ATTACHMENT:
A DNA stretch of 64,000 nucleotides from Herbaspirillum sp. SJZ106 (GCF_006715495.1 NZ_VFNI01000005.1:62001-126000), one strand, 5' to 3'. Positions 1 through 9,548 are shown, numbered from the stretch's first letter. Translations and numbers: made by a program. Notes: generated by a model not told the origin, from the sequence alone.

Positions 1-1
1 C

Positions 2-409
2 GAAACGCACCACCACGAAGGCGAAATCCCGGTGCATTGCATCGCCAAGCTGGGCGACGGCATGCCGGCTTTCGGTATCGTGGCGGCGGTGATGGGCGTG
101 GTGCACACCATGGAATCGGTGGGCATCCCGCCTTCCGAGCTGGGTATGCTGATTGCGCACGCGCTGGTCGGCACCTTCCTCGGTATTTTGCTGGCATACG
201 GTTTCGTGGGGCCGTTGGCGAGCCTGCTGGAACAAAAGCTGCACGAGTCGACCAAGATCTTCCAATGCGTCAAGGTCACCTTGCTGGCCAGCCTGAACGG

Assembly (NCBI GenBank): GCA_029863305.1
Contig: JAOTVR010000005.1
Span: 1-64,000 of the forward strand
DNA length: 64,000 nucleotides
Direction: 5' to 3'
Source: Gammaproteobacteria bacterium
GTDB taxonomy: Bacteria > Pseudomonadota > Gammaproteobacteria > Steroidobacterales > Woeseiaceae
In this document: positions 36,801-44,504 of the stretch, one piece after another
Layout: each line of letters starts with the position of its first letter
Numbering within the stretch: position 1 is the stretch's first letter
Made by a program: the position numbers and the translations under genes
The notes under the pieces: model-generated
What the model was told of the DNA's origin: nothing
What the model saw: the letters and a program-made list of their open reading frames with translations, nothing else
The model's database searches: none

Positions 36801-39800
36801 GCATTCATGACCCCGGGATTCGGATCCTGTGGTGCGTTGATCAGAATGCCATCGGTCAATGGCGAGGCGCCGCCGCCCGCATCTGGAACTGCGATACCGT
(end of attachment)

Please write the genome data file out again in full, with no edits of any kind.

A DNA stretch of 64,000 nucleotides from Herbaspirillum sp. SJZ106 (GCF_006715495.1 NZ_VFNI01000005.1:62001-126000), one strand, 5' to 3'. Positions 1 through 9,548 are shown, numbered from the stretch's first letter. Translations and numbers: made by a program. Notes: generated by a model not told the origin, from the sequence alone.

Positions 1-1
1 C

Positions 2-409
2 GAAACGCACCACCACGAAGGCGAAATCCCGGTGCATTGCATCGCCAAGCTGGGCGACGGCATGCCGGCTTTCGGTATCGTGGCGGCGGTGATGGGCGTG
101 GTGCACACCATGGAATCGGTGGGCATCCCGCCTTCCGAGCTGGGTATGCTGATTGCGCACGCGCTGGTCGGCACCTTCCTCGGTATTTTGCTGGCATACG
201 GTTTCGTGGGGCCGTTGGCGAGCCTGCTGGAACAAAAGCTGCACGAGTCGACCAAGATCTTCCAATGCGTCAAGGTCACCTTGCTGGCCAGCCTGAACGG

Assembly (NCBI GenBank): GCA_029863305.1
Contig: JAOTVR010000005.1
Span: 1-64,000 of the forward strand
DNA length: 64,000 nucleotides
Direction: 5' to 3'
Source: Gammaproteobacteria bacterium
GTDB taxonomy: Bacteria > Pseudomonadota > Gammaproteobacteria > Steroidobacterales > Woeseiaceae
In this document: positions 36,801-44,504 of the stretch, one piece after another
Layout: each line of letters starts with the position of its first letter
Numbering within the stretch: position 1 is the stretch's first letter
Made by a program: the position numbers and the translations under genes
The notes under the pieces: model-generated
What the model was told of the DNA's origin: nothing
What the model saw: the letters and a program-made list of their open reading frames with translations, nothing else
The model's database searches: none

Positions 36801-39800
36801 GCATTCATGACCCCGGGATTCGGATCCTGTGGTGCGTTGATCAGAATGCCATCGGTCAATGGCGAGGCGCCGCCGCCCGCATCTGGAACTGCGATACCGT